If you’ve noticed that you’re having trouble with some basic movements such as front squats, a lack of wrist mobility may be the culprit. Pain in both your wrist and forearm can be a sign that you need to focus on this area. With consistent exercise, you can increase your wrist mobility, both decreasing the likelihood of injuring yourself, and also getting more from your lifts.
Start with a basic extension. This can be done at your desk or anytime you want to get in a few wrist mobility exercises into your day. Pull your wrists back and hold them in an extended position for about 30 seconds. Repeat this movement a few times a day and you’ll start to notice increased range of motion.
Another easy move you can do throughout the day is a wrist rotation. This is a great way to relieve tension when you’ve been typing at a computer and your wrists begin to feel sore. Make a fist and then move your wrists around in a clockwise and counterclockwise position. If you start to notice a position that feels tender or limited, hold in this position for a few seconds. It’s very effective when repeated on a consistent basis.
An inverted push-up is another great exercise to do. You’ll start with your body in a plank position and then turn your hands inwards so that your fingers are pointing towards the toes. Only turn as far as you’re able to comfortably and stop when you feel any tension or pain. Make sure that your torso stays firm and then move your body forward to create an angle from the shoulders to the wrists. Hold this for about 30 seconds, although stop if you start to feel pain. If you’re having trouble completing this movement, you can do it from your knees.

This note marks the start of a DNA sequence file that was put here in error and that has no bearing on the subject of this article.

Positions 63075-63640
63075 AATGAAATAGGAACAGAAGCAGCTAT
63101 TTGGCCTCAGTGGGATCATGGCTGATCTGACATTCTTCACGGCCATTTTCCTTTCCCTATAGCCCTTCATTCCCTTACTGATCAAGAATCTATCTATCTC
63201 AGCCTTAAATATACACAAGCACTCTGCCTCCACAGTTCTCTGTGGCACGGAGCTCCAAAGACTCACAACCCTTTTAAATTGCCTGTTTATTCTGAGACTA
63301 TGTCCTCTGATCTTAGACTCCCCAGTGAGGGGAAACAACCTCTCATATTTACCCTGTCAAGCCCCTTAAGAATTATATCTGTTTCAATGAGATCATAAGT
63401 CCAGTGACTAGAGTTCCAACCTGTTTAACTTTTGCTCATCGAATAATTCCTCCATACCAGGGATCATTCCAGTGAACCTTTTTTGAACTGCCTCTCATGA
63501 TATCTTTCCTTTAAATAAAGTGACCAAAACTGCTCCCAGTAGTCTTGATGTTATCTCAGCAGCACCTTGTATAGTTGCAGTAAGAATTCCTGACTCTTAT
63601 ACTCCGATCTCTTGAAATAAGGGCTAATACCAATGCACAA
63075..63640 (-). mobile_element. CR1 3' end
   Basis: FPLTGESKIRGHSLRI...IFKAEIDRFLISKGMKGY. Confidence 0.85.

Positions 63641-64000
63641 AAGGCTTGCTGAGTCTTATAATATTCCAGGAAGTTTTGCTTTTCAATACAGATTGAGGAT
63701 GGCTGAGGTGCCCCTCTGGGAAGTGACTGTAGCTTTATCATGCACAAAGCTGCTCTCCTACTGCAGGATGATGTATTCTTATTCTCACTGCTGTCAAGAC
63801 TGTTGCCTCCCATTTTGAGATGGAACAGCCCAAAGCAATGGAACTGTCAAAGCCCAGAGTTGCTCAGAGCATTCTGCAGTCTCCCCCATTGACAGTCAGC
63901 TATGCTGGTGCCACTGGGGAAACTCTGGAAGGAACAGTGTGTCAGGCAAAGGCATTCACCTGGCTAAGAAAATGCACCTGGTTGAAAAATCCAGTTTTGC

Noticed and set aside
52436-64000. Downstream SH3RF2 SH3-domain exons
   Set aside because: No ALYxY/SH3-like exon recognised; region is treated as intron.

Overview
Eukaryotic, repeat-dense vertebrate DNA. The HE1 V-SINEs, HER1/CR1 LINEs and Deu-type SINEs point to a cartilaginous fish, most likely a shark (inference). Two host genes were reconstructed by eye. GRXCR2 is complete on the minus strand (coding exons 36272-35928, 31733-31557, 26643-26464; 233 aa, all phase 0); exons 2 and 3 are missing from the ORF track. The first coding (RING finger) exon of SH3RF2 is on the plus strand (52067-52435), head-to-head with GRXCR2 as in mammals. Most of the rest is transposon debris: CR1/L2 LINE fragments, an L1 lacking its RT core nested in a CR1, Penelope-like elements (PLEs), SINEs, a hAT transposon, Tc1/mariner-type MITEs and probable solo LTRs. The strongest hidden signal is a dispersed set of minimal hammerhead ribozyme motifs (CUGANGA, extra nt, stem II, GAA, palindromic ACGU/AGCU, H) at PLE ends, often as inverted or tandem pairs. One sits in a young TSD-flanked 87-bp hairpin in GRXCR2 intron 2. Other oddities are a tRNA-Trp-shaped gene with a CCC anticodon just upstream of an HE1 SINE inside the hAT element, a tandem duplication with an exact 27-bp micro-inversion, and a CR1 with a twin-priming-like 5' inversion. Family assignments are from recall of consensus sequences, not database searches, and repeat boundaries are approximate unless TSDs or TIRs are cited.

Another way to stretch out your wrist is by doing a wrist walk. Place both your palms on the wall with straight arms and fingers towards the ceiling. Keep touching the wall and slowly walk down until you can’t move your hands down any further. Then, turn your hands around so that they’re pointing towards the ground. Walk the wrists back up the wall as high as you can comfortably go. This releases tension in the wrist and also improves your range of motion.
One final exercise has less to do with an actual exercise and more with a lifestyle habit. If you type every day, your keyboard may be doing a lot of damage to your wrists. When you type, you should make sure that your wrists are in a neutral position. It may even be beneficial to use an ergonomic keyboard. This type of keyboard makes sure that you don’t strain your wrists or prevent them from cramping up during the day.
These are some basic front rack mobility tips that are easy to do whether you’re at home or at the office. If you follow these tips regularly, you’ll start to notice improved wrist flexibility and a better workout.